The temperatures were the coldest I had ever experienced; the icy wind penetrated the multiple layers I had on. My hands froze instantly each time I took my gloves off to snap a quick photo. At one point, my right hand succumbed to the cold. It was useless — testament to the many photos I had taken. I quickly sought cover indoors and found some hot water to run over my hands to restore blood flow. I subsequently got frostbite and lost feeling in the tips of two fingers for a few days.
Despite the cold, I found a balance between exploring outdoors and recuperating indoors with a much-needed bowl of soup and a few cups of the locally brewed Bean North Coffee.
The town has a few local galleries, museums and sights to keep you busy. Outdoor enthusiasts wanting to experience the very essence of the Yukon should pick up a rental car and venture further out to partake in some of the very best winter activities for which the Yukon is renowned.
Drive the North Klondike highway and visit the Yukon Wildlife Preserve’s outstanding natural enclosures — a chance to spot the elusive moose, bison, elk, caribou and Arctic fox. After a chilling walk through the compound, stop for coffee at the Bean North Fair-Trade Coffee and then try your hand at ice-climbing at a local tour operator, using crampons, ice axes and a harness to traverse ice stacks, or zip-line over frozen terrain. This is an unforgettable experience that will leave you feeling like a true mountaineer and pioneer for the day.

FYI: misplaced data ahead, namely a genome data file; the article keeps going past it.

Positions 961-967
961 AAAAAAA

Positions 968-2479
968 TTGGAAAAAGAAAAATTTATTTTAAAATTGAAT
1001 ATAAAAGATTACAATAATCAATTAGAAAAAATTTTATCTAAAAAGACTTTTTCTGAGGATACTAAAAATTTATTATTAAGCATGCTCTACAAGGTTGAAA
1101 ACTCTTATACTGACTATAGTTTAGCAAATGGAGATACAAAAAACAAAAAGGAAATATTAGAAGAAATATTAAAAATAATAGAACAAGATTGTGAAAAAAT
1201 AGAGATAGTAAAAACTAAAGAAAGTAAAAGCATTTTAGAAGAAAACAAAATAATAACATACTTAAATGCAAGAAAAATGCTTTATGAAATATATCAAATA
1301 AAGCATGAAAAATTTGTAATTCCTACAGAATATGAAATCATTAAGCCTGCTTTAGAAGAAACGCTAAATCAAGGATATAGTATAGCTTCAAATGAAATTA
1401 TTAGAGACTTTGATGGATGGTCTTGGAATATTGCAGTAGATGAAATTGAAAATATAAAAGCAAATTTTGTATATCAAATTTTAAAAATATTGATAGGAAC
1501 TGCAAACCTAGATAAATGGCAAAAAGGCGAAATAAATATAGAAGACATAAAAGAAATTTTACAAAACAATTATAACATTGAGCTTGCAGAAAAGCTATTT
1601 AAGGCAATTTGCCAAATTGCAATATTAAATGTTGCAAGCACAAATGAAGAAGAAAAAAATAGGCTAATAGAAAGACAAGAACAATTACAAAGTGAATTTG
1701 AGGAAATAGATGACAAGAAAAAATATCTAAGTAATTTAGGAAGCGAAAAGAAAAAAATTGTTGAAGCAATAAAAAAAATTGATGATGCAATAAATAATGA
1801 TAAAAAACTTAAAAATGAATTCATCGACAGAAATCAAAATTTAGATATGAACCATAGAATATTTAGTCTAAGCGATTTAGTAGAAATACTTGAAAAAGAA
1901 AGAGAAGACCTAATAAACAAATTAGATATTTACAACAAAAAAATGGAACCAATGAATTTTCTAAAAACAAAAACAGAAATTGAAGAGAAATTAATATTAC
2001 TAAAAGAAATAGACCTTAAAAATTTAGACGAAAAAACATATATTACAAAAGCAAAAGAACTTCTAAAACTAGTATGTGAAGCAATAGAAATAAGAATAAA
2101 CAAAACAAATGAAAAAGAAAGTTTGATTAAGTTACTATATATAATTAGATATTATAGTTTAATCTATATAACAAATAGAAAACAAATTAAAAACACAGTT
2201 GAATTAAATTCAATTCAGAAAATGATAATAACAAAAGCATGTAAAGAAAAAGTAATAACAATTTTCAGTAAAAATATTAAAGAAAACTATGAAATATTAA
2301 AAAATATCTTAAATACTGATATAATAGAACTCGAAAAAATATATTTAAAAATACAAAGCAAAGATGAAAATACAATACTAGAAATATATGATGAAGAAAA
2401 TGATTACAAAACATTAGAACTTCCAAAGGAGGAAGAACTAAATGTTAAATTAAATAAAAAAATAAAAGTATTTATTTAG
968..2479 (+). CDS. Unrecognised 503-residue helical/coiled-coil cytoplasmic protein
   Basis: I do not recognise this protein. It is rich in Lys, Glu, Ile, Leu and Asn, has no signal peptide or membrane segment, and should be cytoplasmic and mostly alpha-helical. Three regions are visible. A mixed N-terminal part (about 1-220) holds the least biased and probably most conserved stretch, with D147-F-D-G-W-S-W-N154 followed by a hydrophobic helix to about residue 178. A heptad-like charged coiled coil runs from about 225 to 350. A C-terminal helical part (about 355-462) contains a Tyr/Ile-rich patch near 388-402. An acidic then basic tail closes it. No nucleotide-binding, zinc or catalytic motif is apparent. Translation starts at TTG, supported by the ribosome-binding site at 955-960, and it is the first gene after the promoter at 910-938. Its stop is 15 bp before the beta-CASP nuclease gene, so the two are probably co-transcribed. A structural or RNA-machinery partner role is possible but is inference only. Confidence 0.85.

Terence EderTerence Eder
If you’re still left wanting more, head out to MukTuk Adventures for a unique dogsledding experience over the alpine terrain and let the entrancing echoes of the sled dogs mesmerise you as you’re whisked through enchanting scenery. The Yukon also offers fantastic backcountry skiing and snowshoeing through the endless forests dusted in white. Take a moment to appreciate the absolute stillness of the setting, until silence is broken by the piercing shriek of a raven passing overhead.
If time permits, drive the famed White Pass Route from Whitehorse to Skagway, Alaska on the South Klondike Highway. The journey takes around three hours depending on the weather and road conditions. Along the way, stop off at Carcross, another Klondike era town. Carcross Desert – the world’s smallest dune desert — leads to multiple frozen lakes before reaching the Alaska border and winding down into the port town of Skagway. Although the cruise ships and hordes of tourists are long gone, this charming town is still worth a visit in winter.
I hear the summer months in Yukon are equally, if not more, breathtaking and offer the perfect setting for road-trippers traversing the Alaska Highway, but for me, Yukon in winter will remain one of the most memorable journeys of my life.